More than one year after the grant, you feel it’s time to sell your stock. It’s now worth $5 per share for a total of $500,000. Your tax burden is $98,000 ($490,000 x 20% long-term capital gains tax). You get a credit for $0.10 per share ($500,000 – $10,000) you already included in income.
The Consequences Of Not Filing
Now, if you had opted to NOT file a Section 83(b) election, you would also be taxed for “phantom income” as your company grows.
So, if your company grows and the value of your stock grows alongside it, your phantom income tax burden also grows. On top of the long-term capital gains tax you pay on the sale, you also have to pay ordinary income tax when your shares vested. Say your stock is worth $100,000 when it vests, your ordinary tax burden is $37,000 ($100,000 x 37% ordinary income tax) when the shares vest.
Now, you still have to pay long-term capital gains taxes (20%) when you sell your stock at least one year after the grant date. You will be credited for the income you already took in when your stock vested.
In this scenario, it is time to sell your stock, and the shares are valued at $4 per share for a total of $400,000. You will pay long-term capital gains tax of $80,000 ($400,000 x 20%) in addition to the $37,000 of ordinary income tax you paid when the shares vested for a total tax burden of $117,000.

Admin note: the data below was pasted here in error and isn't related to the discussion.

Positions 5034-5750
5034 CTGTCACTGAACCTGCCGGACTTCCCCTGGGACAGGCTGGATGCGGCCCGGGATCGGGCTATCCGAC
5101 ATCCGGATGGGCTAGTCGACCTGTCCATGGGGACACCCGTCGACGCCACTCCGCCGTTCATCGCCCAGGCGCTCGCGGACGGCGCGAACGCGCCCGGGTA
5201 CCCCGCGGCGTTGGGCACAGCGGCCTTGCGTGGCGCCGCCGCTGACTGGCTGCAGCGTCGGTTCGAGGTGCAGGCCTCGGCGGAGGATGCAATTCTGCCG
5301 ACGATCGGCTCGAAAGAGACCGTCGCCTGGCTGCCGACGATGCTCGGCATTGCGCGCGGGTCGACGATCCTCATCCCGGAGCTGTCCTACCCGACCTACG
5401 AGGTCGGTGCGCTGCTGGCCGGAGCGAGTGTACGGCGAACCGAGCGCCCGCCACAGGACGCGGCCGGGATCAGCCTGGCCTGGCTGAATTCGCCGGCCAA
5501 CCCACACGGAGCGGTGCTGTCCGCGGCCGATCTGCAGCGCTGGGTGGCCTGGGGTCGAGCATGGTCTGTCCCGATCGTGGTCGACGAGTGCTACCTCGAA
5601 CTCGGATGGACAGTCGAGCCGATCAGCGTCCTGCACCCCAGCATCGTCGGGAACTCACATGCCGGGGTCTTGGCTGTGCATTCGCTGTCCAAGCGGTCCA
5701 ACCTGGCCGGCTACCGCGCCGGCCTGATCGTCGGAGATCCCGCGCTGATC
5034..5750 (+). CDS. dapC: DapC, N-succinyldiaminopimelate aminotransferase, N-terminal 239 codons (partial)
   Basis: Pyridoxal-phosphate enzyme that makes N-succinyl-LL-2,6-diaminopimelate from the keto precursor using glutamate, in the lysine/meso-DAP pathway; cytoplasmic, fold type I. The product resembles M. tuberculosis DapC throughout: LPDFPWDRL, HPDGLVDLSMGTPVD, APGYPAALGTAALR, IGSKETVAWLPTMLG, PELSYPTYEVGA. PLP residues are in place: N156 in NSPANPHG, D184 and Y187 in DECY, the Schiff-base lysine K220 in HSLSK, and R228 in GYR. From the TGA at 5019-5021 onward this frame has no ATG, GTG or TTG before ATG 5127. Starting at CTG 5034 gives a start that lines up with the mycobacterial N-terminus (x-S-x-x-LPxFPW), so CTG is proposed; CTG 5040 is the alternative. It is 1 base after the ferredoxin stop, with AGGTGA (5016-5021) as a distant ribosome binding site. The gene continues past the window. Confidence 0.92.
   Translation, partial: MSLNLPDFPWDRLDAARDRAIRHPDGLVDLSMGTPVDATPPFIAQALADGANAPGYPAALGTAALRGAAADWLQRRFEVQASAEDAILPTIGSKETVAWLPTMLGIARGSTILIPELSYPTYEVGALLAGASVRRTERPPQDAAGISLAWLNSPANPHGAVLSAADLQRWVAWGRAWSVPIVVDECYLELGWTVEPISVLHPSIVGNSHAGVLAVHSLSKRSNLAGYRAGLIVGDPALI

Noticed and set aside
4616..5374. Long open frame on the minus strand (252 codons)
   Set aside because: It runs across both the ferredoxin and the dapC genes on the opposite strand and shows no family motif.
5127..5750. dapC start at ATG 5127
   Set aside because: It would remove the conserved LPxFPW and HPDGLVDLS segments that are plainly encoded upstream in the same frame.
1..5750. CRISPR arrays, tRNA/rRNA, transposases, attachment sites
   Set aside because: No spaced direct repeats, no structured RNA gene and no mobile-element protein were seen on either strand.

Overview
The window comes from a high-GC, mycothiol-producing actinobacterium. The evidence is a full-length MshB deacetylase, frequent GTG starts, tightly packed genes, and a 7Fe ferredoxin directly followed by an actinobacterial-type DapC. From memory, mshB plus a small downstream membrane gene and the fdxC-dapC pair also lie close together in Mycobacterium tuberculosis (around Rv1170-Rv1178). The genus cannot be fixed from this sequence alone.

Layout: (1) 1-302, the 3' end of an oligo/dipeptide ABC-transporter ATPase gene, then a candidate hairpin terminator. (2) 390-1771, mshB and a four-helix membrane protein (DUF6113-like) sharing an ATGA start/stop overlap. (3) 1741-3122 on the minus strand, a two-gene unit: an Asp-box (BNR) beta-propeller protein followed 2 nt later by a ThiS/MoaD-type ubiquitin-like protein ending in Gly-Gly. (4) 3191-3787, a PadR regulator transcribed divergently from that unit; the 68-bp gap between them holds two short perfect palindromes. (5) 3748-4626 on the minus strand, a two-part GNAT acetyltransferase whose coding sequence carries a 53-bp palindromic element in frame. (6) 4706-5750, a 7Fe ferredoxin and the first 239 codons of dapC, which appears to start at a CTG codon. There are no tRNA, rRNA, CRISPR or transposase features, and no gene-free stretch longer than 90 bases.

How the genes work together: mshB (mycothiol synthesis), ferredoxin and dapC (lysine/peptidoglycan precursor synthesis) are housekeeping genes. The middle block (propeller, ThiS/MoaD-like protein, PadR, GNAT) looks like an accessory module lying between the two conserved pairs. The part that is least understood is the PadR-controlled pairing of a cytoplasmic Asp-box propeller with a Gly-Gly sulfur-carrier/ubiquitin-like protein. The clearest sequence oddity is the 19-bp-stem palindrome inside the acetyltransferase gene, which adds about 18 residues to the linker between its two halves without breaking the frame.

In the example we just went over, not filing an 83(b) election would lead to a significantly higher tax bill. Filing the election would have eliminated the need to pay taxes on your phantom income.
What Is Phantom Income?
Phantom income, or “phantom revenue,” is money that you never receive but are still taxed on. The term is typically applied to investment gains that haven’t yet been realized through either sales or distributions.
Phantom income from your stock, such as in the example above, can be avoided with a Section 83(b) election. The election notifies the IRS that you, the elector, have opted to report the difference between what you originally paid for your stock and the stock’s fair market value as taxable income today.